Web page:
Much has been said about how social media affects women – from harassment to the drop in so-called ‘selfie esteem’. Women use social networks more than men and have a heightened risk of social addiction; a comparison that means men’s rocky relationships with their oh-so-convenient devices are often overlooked. We still know very little about what turns men off from the online world.
Yet, some men are now turning their backs on social – and for complex reasons that tell us much about its impact on mental health. First, there is a never-ending stream of images and comparisons, meaning social media can exacerbate issues like low self-esteem and feeling emasculated. At the same time, addictive platforms present easy ways to vent aggression – often against other men.
This all comes against the backdrop of the unique struggles of 21st-century manhood. Suicide is still the biggest killer of men aged under 45 in the UK – a fact former professional footballer and wellbeing advocate Clarke Carlisle knows only too well.
The high profile Mind ambassador has called for a ‘mental health revolution’ after a string of suicide attempts and a history of depression stretching through most of his adult life. He is eloquent, candid and was once dubbed ‘Britian’s brainiest footballer’ after appearing on Countdown and Question Time.
Despite embodying a perfect vision of masculinity on the surface, Clarke continued to suffer. Today he shares his story of mental struggles and sporting pressures by speaking at events up and down the country.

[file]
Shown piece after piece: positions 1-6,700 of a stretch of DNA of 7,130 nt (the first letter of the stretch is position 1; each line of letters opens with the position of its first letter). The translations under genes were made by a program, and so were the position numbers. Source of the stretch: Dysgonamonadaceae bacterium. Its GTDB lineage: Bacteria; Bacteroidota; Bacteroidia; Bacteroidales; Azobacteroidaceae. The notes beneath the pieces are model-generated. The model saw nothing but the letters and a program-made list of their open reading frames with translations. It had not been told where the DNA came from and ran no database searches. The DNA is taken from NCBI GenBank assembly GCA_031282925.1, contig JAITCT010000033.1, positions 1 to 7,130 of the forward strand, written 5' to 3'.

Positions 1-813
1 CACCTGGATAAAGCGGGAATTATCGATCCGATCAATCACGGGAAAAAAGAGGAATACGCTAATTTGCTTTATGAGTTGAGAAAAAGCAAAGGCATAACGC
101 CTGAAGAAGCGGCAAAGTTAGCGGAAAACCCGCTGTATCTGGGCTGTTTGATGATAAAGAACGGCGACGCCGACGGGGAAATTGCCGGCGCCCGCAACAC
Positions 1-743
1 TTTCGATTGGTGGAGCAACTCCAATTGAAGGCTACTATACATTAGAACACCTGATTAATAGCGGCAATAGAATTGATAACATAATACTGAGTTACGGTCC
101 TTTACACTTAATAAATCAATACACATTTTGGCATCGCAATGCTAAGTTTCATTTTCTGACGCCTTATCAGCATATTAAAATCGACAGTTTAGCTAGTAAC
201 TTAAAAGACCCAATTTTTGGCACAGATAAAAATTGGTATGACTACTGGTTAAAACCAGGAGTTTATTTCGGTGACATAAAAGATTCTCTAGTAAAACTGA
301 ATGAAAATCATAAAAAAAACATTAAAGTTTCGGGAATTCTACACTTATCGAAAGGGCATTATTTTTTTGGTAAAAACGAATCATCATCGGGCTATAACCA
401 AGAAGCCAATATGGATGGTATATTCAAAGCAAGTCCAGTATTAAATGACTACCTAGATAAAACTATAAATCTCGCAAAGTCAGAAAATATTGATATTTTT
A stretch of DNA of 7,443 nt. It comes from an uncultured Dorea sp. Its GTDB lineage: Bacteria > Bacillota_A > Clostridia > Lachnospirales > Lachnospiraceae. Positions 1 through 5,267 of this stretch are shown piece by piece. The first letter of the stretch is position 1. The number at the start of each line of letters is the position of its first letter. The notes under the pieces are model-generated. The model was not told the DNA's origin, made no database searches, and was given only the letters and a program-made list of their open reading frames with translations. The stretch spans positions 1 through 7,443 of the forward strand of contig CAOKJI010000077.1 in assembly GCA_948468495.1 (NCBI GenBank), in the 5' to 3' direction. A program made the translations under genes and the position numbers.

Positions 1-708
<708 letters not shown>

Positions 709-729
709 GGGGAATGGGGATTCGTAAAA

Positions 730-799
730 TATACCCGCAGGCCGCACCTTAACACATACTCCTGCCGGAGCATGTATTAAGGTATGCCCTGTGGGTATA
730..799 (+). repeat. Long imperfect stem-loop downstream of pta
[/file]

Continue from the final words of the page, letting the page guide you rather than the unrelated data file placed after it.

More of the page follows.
According to Clarke, the stresses of modern life shouldn’t be underestimated. “21st-century life is the most frantic that has ever been on earth,” he said.
“We are bombarded with images and expectations, and the people around us are continually questioning our belief structures and identities.
“We see more images in one day than our great grandparents would have seen in a lifetime. This burden that people are carrying is absolutely incredible.”
Clarke has pointed to sporting injuries as a ‘trigger’ for his depression and anxiety. Speaking to CNN in 2018, he revealed that therapy helped him to pinpoint the onset of his depression to a 2001 knee injury. Social media was scant in 2001, but today a new generation of sportsmen have the ‘fear of missing out’ amplified by a never-ending flow of social content.
Carlisle has other concerns about the pressures of manhood in 2019 – whether you are a sportsman or not.
“On top of this, the expectation to deliver at work and at home, and to be all these different personas for different people that demand, is a heavy burden to carry.
“One of the biggest struggles that I had was discovering what type of person I was in all of this. It was a long journey for me to realise that these personas were all different parts of me – the different parts that make up a human being, and I need to respect them all as that.”
It seems modern manhood comes with new, more intense versions of age-old pressures – which perhaps explains why so men are beginning the new year by logging off.